The Qatsi trilogy

Named using words from the Hopi Indian language that describes life and our relationship with nature, these films attempt to create a new vocabulary using only images and music to show us life on earth from its primordial beginnings and how humans have transformed the earth and ourselves into something unrecognizable and unnatural.

Filmed in locations around the world, this brilliant series gives us a new perspective on the human condition in purely visual and musical sensations. Using a variety of photographic techniques such as time-lapse, slow motion, fast motion, dissolves and with no story or narration, the awe-inspiring images take on a profound and heightened sense of wonder, while leaving the audience to make their own interpretations. 

Focusing on our destructive impact on the planet they could easily be seen as a promotion for Greenpeace.  If 2001: A Space Odyssey (1968) was an optimistic vision of the future and man’s achievements, then The Qatsi Trilogy is its pessimistic counterpart that shows the difficult struggles and sacrifices it took to get there.

Part one, Koyaanisqatsi: Life Out of Balance (1982) takes us to locations all around the US and shows us the heavy toll that modern technology is having on humans and the earth.

Part two, Powaqqatsi: Life in Transformation (1988) focuses on third world locations around the world and shows how traditional ways of life are rapidly being transformed and eliminated by the ever growing industrial machine.

Part three, Naqoyqatsi: Life as War (2002) takes the message to a whole new level as it focuses on the digital age and shows how images and our minds are being digitally manipulated by media advertising.

Also see Anima Mundi (1992), a short Qatsi style companion piece by the makers of The Qatsi Trilogy focusing on the animal kingdom.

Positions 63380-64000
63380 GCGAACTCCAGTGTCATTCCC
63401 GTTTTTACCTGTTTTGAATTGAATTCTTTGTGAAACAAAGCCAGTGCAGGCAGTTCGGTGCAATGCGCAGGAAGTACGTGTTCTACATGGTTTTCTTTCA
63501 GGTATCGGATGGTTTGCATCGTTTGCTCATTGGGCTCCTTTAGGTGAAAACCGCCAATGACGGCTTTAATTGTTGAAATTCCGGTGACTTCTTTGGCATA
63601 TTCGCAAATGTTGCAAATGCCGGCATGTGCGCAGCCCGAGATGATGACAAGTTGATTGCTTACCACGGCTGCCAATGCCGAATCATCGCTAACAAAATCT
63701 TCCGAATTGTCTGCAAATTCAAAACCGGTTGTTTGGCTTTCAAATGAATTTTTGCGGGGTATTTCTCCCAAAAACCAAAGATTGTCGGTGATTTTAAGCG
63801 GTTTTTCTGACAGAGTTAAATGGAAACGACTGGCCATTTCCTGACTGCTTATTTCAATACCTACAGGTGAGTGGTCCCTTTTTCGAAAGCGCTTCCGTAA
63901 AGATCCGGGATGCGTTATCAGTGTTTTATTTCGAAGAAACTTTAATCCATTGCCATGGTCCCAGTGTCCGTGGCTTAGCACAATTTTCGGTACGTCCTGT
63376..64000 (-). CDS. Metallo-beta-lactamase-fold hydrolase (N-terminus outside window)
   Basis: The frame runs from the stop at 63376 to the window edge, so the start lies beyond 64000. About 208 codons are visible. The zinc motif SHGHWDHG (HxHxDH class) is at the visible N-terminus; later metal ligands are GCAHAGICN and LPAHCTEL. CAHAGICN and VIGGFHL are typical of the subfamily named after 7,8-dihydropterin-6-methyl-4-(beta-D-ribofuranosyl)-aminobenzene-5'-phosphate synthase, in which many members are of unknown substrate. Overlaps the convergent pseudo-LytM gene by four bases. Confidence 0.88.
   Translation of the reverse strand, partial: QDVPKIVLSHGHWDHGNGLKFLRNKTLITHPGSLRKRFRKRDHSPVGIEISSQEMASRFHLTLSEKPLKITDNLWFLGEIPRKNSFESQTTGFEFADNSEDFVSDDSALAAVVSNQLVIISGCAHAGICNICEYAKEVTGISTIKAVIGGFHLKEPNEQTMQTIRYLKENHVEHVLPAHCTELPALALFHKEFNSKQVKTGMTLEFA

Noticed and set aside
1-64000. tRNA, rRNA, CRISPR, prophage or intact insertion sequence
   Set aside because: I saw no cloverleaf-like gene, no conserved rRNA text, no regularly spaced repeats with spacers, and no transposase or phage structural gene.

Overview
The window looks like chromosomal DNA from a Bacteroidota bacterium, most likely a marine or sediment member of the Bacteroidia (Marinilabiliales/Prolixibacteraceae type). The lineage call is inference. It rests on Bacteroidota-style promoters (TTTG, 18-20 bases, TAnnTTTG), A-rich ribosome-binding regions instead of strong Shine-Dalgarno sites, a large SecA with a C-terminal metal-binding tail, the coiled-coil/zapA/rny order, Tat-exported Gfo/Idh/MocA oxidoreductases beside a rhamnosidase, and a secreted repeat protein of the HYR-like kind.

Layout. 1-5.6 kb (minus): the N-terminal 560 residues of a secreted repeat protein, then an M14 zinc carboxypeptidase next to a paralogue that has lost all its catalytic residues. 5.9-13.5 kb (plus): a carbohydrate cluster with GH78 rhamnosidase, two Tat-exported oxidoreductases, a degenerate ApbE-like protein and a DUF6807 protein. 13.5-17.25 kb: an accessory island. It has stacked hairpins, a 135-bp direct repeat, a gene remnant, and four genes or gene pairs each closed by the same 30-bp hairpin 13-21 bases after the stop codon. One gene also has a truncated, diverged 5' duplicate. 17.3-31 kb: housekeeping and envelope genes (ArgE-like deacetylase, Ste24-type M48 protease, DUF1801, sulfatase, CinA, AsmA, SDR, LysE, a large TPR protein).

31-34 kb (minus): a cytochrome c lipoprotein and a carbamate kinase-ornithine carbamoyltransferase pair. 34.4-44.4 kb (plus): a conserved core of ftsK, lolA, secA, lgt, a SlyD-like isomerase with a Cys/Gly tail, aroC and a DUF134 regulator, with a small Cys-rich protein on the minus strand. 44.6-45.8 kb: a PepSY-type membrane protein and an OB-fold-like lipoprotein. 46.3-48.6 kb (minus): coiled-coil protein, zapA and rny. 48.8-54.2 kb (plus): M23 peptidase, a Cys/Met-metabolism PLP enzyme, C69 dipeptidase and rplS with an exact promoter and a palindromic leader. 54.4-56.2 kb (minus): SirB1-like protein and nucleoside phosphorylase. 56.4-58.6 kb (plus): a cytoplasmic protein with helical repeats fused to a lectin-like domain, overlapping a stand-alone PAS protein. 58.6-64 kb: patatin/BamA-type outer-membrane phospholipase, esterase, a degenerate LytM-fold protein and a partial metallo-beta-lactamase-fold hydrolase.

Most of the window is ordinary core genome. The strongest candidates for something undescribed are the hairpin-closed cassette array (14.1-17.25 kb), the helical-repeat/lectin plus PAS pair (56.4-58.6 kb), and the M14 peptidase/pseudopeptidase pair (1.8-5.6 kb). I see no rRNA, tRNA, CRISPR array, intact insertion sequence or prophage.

These poetic meditations on life have become cult classics within the documentary genre and are made by only a hand full of very dedicated, independent film makers. People you have probably never heard of but sound vaguely familiar, people who have, with their visions, influenced many mainstream filmmakers and television commercials. These people want to make you think about what you’re watching using unique methods of image editing and offer something new to discover with every viewing. These timeless films are even more relevant now than ever and have lost none of their power. 

People who enjoy these kaleidoscopic movies rarely see them only once. These mesmerizing films have a hypnotic effect on the viewer and are almost a religious experience with people who see them over and over again. There are people who have reportedly watched these films 50 or 60 times if not in the hundreds. I consider them must viewing at least once a year.

Directed and produced by Godfrey Reggio, music composed by Philip Glass, photographed by Ron Fricke, and edited by Alton Walpole, these are just some of the people involved in the production of these amazing films. Ron Fricke and Mark Magidson were also the creators of the stunningly gorgeous Qatsi style documentary Baraka (1993) and its sequel Samsara (2011) which will be release in cinemas August 24, 2012. 
            
If you love beautiful cinematography and exotic locations edited together in thought provoking ways using a broad array of eclectic, avant-garde music by a great modern composer, you will love this non-verbal, visual form of cinema, where sound and image is everything. Don’t miss the extraordinary experience of these inspiring films.

JP

4 comments:

Geek Girl said...

Wow... these sound great! I like the thought provoking films. Thanks for letting us know about these. :)

Susan Cooper said...

These are movies I know I would enjoy. Tha is for the heads up and review. :), Susan Cooper from BHB

subhorup dasgupta said...

i cannot thank you enough, JP, for sharing about these films. i had never heard of them, and after reading your post, headed across to find them, and they are all available of youtube in great quality. will be looking out for them on DVD too. watched the 2002 one on life as war, and less than 15 minutes into the film, felt compelled to come and share my gratitude to your posting this. what an amazing body of work.

JP said...

Thanks Subhorup, I'm glad you are enjoying these great films. I can't wait for them to be available on Blu-ray. Also look for the films Baraka (1993)and Samsara (2011).